Wyoming Passes New Blockchain Bills on Tokenization and Compliance

click here to see original post

Two new blockchain bills have been passed in the State of Wyoming on February 19. The information was released by the official website of the state legislature and reported by Cointelegraph. One of the bills is related to tokenization and another one to compliance.

Wyoming Passes Two New Blockchain Bills

The House Bill 185, related to tokenization, was introduced back in January. This allowed storing certificate tokens that represent stocks using blockchain technology. It is also possible to use other databases as well that would allow them to be digitally transferred. The bill was sponsored by several Representatives including Olsen, Brown, Hunt, Lindholm, Western and Swonitzer. It will become effective as soon as July 1, 2019.

There is also another bill, the House Bill 74, that was introduced also in January. Caitling Long, the president of the Wyoming Blockchain Coalition, informed that the legislation will be creating special purpose depository institutions to serve businesses. In general, companies related to blockchain technology and virtual currencies are unable to secure FDIC-insured banking services.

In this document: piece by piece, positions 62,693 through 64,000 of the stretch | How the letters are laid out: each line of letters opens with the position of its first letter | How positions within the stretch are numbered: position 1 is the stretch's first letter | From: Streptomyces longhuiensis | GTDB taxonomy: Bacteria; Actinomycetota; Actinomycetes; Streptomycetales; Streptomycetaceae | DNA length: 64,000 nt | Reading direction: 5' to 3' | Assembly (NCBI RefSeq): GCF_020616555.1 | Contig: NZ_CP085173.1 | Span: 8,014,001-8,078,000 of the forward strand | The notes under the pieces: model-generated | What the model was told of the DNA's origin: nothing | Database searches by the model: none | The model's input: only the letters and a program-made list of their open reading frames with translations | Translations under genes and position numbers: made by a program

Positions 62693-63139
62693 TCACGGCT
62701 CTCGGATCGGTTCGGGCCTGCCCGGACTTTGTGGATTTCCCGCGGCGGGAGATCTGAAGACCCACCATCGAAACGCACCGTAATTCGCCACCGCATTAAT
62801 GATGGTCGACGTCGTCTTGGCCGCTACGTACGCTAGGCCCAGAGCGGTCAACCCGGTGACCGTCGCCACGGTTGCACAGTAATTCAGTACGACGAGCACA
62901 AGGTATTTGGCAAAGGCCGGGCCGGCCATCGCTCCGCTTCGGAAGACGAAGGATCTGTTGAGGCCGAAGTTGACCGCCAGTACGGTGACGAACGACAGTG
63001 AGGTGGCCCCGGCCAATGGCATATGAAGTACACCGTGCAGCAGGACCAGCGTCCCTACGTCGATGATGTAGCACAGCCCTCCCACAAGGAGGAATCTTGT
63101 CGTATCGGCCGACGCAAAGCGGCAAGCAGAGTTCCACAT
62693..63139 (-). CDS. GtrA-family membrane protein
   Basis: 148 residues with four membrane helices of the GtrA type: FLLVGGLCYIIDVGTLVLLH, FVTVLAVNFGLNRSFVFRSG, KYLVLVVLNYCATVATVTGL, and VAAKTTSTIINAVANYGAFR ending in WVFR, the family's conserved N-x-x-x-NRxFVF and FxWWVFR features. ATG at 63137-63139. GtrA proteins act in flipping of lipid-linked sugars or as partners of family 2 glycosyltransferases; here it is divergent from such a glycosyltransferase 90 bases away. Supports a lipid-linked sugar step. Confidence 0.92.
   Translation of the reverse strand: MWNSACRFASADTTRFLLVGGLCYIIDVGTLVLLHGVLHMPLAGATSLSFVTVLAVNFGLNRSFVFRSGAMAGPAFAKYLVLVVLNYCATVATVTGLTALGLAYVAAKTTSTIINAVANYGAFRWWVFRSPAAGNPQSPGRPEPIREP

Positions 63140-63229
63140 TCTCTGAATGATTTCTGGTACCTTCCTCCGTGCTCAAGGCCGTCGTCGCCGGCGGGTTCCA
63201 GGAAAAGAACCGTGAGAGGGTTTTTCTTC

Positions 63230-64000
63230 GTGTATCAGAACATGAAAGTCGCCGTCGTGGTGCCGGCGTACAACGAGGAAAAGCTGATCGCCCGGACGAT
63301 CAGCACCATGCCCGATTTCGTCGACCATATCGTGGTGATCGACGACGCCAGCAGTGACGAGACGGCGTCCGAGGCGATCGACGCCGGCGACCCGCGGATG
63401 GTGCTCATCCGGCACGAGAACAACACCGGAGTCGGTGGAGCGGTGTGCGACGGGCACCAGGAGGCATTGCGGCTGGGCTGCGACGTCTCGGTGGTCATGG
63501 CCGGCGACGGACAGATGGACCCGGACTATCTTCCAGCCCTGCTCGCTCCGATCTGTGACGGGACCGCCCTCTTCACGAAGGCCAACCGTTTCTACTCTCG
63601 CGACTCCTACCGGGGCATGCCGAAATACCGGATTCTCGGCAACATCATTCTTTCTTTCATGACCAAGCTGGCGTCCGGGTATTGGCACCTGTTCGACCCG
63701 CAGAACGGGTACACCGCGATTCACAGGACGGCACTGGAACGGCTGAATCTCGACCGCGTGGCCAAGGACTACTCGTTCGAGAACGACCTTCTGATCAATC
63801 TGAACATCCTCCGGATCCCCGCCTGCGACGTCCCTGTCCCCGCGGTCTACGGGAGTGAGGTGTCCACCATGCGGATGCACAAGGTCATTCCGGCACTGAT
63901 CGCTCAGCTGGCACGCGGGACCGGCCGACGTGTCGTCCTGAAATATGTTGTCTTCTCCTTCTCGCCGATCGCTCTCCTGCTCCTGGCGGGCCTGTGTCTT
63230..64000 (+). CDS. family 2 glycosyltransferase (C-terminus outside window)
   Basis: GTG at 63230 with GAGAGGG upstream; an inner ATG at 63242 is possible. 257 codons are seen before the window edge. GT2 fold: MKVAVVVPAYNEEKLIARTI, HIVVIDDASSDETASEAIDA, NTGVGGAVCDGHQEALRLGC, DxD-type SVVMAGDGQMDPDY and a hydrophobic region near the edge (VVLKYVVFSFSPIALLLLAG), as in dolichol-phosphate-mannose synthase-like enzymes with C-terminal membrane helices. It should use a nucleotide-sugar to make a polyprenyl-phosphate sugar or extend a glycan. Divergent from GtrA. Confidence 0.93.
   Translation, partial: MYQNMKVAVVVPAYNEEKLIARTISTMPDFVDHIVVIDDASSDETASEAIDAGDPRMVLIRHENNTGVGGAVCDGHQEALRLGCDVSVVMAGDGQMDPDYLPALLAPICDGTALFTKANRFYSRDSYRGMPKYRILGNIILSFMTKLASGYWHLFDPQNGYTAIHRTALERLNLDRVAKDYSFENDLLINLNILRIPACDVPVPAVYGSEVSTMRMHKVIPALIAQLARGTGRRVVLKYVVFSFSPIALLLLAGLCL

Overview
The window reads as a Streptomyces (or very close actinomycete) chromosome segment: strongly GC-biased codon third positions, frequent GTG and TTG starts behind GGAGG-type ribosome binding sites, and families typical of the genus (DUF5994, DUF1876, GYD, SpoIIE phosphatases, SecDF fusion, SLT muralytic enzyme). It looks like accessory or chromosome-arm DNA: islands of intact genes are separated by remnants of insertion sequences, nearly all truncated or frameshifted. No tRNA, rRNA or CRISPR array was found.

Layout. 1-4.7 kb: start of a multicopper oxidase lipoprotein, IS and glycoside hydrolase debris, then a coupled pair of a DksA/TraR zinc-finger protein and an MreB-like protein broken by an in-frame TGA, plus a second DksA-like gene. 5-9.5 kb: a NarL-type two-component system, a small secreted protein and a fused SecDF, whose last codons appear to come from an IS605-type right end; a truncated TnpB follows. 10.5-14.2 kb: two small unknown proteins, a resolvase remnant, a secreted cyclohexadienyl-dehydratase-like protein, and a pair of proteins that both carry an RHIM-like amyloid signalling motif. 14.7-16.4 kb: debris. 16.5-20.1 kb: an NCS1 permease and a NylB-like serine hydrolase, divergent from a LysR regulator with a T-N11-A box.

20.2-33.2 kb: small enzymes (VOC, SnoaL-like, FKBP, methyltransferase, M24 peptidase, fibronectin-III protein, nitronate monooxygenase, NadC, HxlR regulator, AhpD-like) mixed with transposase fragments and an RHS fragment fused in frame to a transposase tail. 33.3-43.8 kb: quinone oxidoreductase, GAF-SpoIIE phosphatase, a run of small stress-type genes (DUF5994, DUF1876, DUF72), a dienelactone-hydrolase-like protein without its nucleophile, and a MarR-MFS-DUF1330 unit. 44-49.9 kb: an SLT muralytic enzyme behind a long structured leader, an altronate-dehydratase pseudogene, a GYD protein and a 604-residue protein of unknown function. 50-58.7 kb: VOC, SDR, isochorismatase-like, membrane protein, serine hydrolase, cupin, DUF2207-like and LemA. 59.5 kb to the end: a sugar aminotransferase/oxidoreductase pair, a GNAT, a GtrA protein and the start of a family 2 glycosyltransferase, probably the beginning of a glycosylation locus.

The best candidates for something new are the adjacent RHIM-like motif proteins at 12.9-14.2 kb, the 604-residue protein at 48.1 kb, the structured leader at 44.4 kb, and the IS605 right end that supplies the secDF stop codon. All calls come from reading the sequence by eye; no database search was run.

Long said about it:

“[The bill] provides that a special purpose depository institution would be prohibited from making loans, would be required to maintain 100% of its deposits in reserve, would provide services only to businesses, and must comlpy with all applicable federal laws.”

There are different jurisdictions that are starting to implement blockchain regulations. Wyoming is one of the most open states in the US towards blockchain and crypto firms. The U.S. Securities and Exchange Commission (SEC) has also been trying to play a more active role in the crypto market. The regulatory agency has already announced several enforcement actions against Initial Coin Offerings (ICOs).

At the same time, Wyoming has passed a bill on February 14, that will allow cryptocurrencies to be recognized as money. This will have effect since March 1. There will be three different categories for virtual currencies. The firstone is digital consumers assets, the second one digital securities, and the last one virtual currencies.

Other countries such as Japan, Malta or Switzerland have also created clear rules regarding the cryptocurrency space. As virtual currencies and distributed ledger technology (DLT) expanded all over the world during the last years, it is necessary for jurisdictions to develop a clear regulatory framework around these new assets and technologies.

Share !